November 03, 2008
My apologies for the title of this blog. It has nothing to do with anything, and it would be much more topical (although no more appropriate) if it was still 2005. But the joke practically wrote itself; who I am to get in the way of humor? To be truthful, I’m just struggling to find an entry point, because I just got home from LACO’s performance of Bach’s Brandenburg Concertos, and, well, it wasn’t my cup of tea. My friend Jen loved it, though, and thought it was peaceful and soothing, and it reminded her of Jane Austen movies, and she was waiting for Colin Firth to show up.
I had a hunch I wasn’t a fan of Baroque music, and this evening confirmed it. Not because of the concert itself, or the musicians, because the musicians sounded fantastic, and the music seemed challenging. It’s just that I don’t care for it, and find it forgetable. I wasn’t bored, just never got wrapped up in it. And because I never got wrapped up in it, my mind wandered a lot. I’m sure this has happened, every once and a while, to everyone (if it hasn’t happened to you, speak up in the comments section!). I used to feel bad when I would doze off at an opera, until I heard a NPR story about how lots of people, including critics, aficionados, and singers, have admitted to falling asleep during performances. So I’m rather confident that I’m not alone when my focus wanders from the stage.
One thing that kept my attention were the spike marks onstage. For those of you unfamiliar, spikes are made from colored, easily-removable pieces of tape, and mark where things should be placed. I did some stage managing for plays in college, and we spiked things all the time, so during quick scenery changes, we knew exactly where a piece of furniture goes, so it’s in the same spot every performance. It didn’t occur to me that an orchestra would spike things, but, apparently they do. They spike a lot. And since I was sitting in the balcony and had brought my binoculars, I could see them all. The first thing I noticed was that the harpsichord was spiked. That struck me as odd, because LACO will only perform this concert once at Royce Hall, and I assumed that once you put the harpsichord where it goes, it would stay there, eliminating the need for spikes. Wrong. There were 6 concertos, and the harpsichord was moved into a different position for each one. Twice it was rotated, but other times, it was moved a matter of inches. Twice it wasn’t even on the spikes at all. You’re probably bored by this paragraph, but this is the stuff that fascinates a theater nerd like me.
When I wasn’t looking at the spikes, my eyes were wandering around the room. The ceiling of Royce Hall has a stunning grid of ornately-painted insets, each with identical moldings and patterns. Ever wonder how many there are? 63. I counted. Twice. I tried to figure out how Teresa Stanislav’s (who plays violin) dress was constructed – the bottom of it flared out in such a way that I couldn’t tell if the fabric was folded or made of strips sewn together. For those of you who watched “Project Runway” this season, it looked like a dress Leanne might have made.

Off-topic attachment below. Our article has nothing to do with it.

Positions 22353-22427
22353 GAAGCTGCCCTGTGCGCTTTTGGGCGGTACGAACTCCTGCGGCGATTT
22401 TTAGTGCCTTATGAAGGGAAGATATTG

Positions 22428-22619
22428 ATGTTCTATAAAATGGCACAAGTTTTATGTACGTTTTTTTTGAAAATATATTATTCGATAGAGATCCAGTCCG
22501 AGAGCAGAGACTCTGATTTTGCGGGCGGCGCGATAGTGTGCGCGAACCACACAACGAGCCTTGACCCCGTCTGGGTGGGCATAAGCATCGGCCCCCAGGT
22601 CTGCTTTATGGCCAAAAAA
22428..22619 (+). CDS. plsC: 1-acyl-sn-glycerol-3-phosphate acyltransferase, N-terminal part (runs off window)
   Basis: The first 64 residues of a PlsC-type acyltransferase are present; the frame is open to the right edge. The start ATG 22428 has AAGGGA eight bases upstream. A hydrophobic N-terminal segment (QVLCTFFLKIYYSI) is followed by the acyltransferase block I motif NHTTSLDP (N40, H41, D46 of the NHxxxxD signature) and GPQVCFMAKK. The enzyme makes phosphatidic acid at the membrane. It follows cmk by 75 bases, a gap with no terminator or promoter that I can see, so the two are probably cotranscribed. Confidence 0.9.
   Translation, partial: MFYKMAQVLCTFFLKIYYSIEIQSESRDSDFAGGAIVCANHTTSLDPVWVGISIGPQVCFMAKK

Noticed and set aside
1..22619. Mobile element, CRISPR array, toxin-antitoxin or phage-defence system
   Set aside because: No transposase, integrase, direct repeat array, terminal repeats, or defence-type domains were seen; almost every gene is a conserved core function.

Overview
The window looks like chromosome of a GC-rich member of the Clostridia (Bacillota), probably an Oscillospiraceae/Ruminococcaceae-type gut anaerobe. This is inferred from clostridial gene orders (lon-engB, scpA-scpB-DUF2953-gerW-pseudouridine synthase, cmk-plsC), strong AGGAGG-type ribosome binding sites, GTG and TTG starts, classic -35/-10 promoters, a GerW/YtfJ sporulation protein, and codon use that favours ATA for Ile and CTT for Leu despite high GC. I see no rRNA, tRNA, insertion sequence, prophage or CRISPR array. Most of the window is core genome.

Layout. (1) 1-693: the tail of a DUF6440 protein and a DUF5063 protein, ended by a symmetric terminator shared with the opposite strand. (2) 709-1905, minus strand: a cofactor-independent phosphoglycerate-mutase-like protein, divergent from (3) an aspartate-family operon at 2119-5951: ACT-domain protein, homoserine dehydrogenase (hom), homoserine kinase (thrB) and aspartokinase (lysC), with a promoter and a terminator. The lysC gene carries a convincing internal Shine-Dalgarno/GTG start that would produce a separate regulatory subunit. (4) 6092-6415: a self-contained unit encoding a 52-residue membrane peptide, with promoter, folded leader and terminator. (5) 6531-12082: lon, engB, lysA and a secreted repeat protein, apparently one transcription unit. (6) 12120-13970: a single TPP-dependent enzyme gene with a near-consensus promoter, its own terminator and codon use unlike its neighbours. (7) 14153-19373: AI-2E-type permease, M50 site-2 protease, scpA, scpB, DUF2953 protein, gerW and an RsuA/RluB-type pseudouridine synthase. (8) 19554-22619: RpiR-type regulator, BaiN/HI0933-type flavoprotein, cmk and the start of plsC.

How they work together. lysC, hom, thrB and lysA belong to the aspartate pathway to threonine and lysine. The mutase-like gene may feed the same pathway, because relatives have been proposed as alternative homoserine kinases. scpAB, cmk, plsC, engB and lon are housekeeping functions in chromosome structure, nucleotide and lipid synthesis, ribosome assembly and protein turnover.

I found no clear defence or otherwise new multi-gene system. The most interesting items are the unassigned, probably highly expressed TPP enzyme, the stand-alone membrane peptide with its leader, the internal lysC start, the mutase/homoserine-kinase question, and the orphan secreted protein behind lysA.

Despite it not being my favorite concert, it still served as educational for me. The program notes mentioned that Bach wrote these concertos for the Margrave of Brandenburg. Anyone know what a Margrave is? I didn’t. Turns out it’s a German rank for men that lorded over border and frontier provinces. Another thing I figured out is slightly embarassing: turns out what I thought was an oboe is actually a bassoon. Minus 10 points for the LACO Newbie.
In addition, I have questions. David Washburn played the trumpet in the concert, but it didn’t look like a trumpet to me, because it didn’t have any bends in the brass. What kind of trumpet was it? Are there many types of trumpets? And I was curious (and impressed) that Margaret Batjer led the orchestra while playing violin, and there was no conducter. Does Margaret use visual clues that the other musicians pick up on? Or they just stay together because they’re that good?
Before I wrap this up, I want to thank Bob Bragonier for answering my questions in my last blog (and Lacey for clarifying a point). I also appreciated the nice things Bob had to say about my writing (and learned what ‘erudite’ meant in the process) and was flattered when he quoted me in one of his blogs in the same sentence as the LA Times critic. I’ll still have questions, Bob, and I hope you’ll consider providing erudite answers. I’m not sure I even used that word properly.
I just reread what I’ve written so far, and I hope my discussion of my wandering mind isn’t interpreted as disrespectful or unappreciative of LACO, the musicians, or the music being performed. Rather, I strived to be honest in my perspective of the evening, and, in doing so, hope to be relatable. Lastly, I teased in my previous blog that I’d be writing about working out, and I will. Next time.